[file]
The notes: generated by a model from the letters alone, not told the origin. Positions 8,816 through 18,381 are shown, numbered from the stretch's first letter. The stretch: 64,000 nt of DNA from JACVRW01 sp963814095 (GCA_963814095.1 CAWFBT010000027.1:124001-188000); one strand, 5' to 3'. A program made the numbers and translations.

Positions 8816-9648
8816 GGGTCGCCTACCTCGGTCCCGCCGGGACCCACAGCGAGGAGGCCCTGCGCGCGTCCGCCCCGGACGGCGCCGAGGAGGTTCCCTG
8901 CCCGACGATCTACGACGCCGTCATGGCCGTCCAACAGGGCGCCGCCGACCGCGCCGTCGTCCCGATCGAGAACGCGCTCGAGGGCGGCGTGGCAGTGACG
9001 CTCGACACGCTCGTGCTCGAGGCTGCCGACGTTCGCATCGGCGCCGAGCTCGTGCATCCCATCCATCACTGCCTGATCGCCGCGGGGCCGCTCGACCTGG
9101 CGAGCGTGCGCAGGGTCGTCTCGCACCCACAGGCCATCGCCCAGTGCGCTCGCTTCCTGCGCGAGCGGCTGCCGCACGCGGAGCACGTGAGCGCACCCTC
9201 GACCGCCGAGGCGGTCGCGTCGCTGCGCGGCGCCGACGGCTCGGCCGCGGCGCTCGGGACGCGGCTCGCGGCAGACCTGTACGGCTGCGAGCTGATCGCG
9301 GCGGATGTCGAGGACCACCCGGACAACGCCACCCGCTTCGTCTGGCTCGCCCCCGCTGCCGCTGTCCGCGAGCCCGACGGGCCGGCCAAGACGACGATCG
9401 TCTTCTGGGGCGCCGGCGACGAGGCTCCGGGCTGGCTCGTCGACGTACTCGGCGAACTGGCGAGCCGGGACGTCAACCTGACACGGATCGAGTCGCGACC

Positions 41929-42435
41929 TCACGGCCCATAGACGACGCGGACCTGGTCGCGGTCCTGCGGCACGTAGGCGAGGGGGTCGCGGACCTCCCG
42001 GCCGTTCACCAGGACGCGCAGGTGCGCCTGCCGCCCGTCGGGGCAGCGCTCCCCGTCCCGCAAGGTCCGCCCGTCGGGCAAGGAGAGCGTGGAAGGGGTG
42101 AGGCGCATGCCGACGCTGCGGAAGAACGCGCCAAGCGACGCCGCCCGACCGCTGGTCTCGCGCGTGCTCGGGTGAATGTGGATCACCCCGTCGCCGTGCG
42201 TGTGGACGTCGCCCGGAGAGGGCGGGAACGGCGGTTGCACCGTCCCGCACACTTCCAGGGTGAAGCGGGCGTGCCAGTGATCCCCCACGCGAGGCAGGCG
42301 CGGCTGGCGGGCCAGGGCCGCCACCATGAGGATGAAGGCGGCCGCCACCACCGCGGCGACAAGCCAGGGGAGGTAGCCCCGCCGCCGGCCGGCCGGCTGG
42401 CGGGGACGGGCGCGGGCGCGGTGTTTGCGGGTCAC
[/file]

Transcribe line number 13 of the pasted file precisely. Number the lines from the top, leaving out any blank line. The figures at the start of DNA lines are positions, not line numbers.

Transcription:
42101 AGGCGCATGCCGACGCTGCGGAAGAACGCGCCAAGCGACGCCGCCCGACCGCTGGTCTCGCGCGTGCTCGGGTGAATGTGGATCACCCCGTCGCCGTGCG